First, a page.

07 April 2007

CR-V: Compact, Reliable, Versatile

From MotorWeb - Mo...
Report: Roderick Eime.
Photos: Honda Motor Company

CR-V is back with its sights set on regaining top-selling status in Compact SUVs.

Test Car:

* Honda CR-V Luxury
* 5-speed automatic with Grade Logic Control
* 2.4 litre 4 cylinder DOHC i-VTEC with VTC (125kW)
* RRP $41,990 as tested

Honda’s experience with All Wheel Drive and 4WD SUV vehicles in Australia has been mixed to say the least.

Buoyed by the overwhelming initial success of the CR-V in 1997, Honda introduced the smaller HR-V in 1999 and then the larger MDX in 2003. Both have since disappeared from the scene, leaving CR-V the only Honda soft-roader on the market.

Whether you take the “Compact Recreational Vehicle” or “Comfortable Runabout Vehicle” definition, it seems CR-V was the right sized package for Honda buyers all along. The little HR-V was only slightly cheaper, and the MD-X about double, with neither really catching buyers’ imagination. Now in its third generation, Honda is pinning its hopes on CR-V regaining top spot in the compact SUV segment currently owned by Toyota’s now grown-up RAV4. If the critics are right, it may just happen, with the new CR-V selling almost 1000 units in its first month, a very encouraging start.

Back in ’97, with little real competition, the CR-V quickly defined the compact SUV segment despite very limited credentials as a 4WD. Perhaps it was the intelligent interior layout, ease of driving and Honda build quality that set it apart and has since made it the one to catch. And catch it they did.

But let’s be up-front: the CRV is not really an off-road vehicle. It’s a smooth, pleasant and polite handling SUV that will behave well in difficult conditions like wet, slippery roads and unsealed surfaces, but is not so happy in bumpy, rough terrain. Honda, by its own admission, has retained the “Real-Time” 4WD system, but tuned suspension and handling for a more sedan-like quality.

Honda’s “Real Time” 4WD system is a “reactionary” one, similar to many, so-called soft-roaders. Front wheel drive almost all the time, it will activate the rear wheel drive on demand only, like slippery road conditions and dirt.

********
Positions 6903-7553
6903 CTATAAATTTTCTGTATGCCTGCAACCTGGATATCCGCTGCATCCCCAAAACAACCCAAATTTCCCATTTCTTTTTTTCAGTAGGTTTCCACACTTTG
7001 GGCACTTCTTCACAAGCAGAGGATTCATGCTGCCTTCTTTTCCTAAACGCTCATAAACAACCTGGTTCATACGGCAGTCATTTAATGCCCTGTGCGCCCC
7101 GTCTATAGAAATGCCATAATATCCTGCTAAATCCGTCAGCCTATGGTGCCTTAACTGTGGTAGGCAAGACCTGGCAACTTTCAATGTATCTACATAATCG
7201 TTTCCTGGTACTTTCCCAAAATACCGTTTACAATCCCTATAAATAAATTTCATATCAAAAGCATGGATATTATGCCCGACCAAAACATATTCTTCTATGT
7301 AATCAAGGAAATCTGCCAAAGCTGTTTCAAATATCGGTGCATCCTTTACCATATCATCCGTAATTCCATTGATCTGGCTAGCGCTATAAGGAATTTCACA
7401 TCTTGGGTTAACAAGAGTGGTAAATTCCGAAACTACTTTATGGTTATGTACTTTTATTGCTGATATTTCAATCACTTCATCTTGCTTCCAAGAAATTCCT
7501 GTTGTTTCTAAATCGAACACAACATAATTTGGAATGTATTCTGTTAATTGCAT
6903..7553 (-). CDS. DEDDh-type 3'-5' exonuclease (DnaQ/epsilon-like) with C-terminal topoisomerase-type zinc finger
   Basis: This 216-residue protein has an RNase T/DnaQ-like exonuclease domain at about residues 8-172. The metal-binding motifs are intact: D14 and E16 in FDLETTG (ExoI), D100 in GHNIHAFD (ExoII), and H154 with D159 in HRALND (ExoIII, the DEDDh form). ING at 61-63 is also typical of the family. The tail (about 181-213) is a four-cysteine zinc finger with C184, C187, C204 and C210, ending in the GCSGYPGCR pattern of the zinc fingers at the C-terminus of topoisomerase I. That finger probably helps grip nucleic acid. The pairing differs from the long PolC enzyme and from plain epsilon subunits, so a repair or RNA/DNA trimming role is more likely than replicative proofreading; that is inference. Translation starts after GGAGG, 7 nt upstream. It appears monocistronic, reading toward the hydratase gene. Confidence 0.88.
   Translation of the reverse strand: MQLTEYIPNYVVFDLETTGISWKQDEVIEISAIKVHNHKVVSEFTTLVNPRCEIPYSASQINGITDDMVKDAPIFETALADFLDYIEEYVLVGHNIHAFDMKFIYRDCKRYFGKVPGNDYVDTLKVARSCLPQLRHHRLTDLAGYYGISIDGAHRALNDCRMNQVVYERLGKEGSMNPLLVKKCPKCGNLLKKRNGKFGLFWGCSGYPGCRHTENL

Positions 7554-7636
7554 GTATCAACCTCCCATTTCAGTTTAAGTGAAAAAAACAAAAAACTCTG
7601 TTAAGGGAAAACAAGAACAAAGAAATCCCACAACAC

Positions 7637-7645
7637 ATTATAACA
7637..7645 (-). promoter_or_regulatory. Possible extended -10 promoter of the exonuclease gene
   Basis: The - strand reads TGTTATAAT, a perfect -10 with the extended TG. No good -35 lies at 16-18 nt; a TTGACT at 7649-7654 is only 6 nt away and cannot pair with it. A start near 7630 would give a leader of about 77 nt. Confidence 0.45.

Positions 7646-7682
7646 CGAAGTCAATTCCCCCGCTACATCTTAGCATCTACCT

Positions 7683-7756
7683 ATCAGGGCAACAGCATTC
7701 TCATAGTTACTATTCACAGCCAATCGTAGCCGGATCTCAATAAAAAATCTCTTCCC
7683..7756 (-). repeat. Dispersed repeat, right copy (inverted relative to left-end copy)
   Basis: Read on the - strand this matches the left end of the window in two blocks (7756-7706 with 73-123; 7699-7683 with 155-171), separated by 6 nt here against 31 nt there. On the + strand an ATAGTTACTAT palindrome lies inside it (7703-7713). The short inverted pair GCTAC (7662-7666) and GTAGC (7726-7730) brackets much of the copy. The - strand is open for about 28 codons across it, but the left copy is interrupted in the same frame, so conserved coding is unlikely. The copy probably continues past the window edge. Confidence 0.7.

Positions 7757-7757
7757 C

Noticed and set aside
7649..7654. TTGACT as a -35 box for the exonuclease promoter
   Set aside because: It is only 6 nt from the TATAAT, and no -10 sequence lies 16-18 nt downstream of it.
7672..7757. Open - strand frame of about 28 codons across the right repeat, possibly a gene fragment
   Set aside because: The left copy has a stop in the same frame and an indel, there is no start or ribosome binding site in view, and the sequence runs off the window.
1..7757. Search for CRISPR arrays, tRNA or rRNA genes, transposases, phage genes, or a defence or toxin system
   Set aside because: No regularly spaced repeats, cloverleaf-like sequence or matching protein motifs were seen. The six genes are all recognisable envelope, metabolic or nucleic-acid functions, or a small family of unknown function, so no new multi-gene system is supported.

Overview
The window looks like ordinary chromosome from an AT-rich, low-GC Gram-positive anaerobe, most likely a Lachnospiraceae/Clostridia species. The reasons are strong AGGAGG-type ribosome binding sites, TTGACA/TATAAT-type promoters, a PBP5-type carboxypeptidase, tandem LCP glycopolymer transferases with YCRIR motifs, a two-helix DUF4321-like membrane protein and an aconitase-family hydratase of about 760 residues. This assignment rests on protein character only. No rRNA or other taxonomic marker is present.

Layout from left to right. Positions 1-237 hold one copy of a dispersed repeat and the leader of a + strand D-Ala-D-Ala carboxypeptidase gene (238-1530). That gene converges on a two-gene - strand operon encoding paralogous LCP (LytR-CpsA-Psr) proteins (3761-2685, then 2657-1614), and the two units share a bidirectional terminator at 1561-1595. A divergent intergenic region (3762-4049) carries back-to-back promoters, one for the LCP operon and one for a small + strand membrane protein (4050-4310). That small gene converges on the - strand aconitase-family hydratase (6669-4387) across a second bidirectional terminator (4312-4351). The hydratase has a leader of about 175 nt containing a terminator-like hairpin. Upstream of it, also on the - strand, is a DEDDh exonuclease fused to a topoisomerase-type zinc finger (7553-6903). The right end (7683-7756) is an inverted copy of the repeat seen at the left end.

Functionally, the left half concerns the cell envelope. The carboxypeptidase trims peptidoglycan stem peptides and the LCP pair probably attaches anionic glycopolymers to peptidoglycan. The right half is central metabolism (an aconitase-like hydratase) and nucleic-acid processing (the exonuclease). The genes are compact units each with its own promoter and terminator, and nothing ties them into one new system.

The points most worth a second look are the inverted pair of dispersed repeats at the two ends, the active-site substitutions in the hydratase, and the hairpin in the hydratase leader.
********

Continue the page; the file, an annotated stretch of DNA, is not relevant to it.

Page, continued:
Honda has instead succeeded in making the new 2.4 litre CR-V a more capable road car, which is where the vast majority of CR-Vs will spend their lives. A 20mm lower ride height and repositioned spare wheel has effectively lowered the centre of gravity almost 35mm. This seems just a small amount, but will be noticeable to anyone who has driven earlier models. Factor in the new Vehicle Stability Assist (VSA), advanced ABS and multiple airbags and you have the safest CR-V ever.

Styling wise, CR-V is still in the game, with its distinctive double layer grille and a hidden spare wheel, now relocated under the rear floor. This also allows for a vertically opening tailgate, instead of the barn-door of the old model. The makeover includes an arched window treatment that looks good from outside, but does reduce rear passenger outlook slightly. The overall impression though is one of new sophistication and chic that alone may induce some owners to trade up.

Survey the CR-Vs you see on the street and you’ll notice the popularity of the car with women drivers, especially those with young families. OUTthere tested our CR-V Luxury with the females and the verdict was encouraging. Typically they liked the delightful road manners, good visibility, easy parking, comfort, appointments and smart styling.

Going back to my earliest recollections of Japanese cars in the early ‘70s (I learned to drive in a 1973 Civic) I recall the all-but-flawless build quality that became the hallmark of the fully imported product. 35 years later, the world is a different place and Hondas are built all over the world. Most recently, we’re getting Civics, Accords and now the CR-Vs from Thailand and they, like the rest of the world, can’t match the Japanese for absolute build quality. Our test car’s tailgate wasn’t fitted perfectly and took a bit of effort to shut. A quick test on several other identical cars showed they all worked just fine. But we’d never get this quality car in Australia for under $40k, so this is the trade-off.

In summary, the new generation CR-V is a logical and intelligent revitalization to one of Honda’s most popular cars ever. Enjoyable and as easy to drive as ever, CR-V is back!

We Liked:

* Excellent road manners and handling
* Superior interior appointments for class
* High safety levels
* Good visibilty

If we had to be picky

* Test car had poor fitting rear tailgate
* Modest performance
* Noticeable road noise
* No manual override on auto trans

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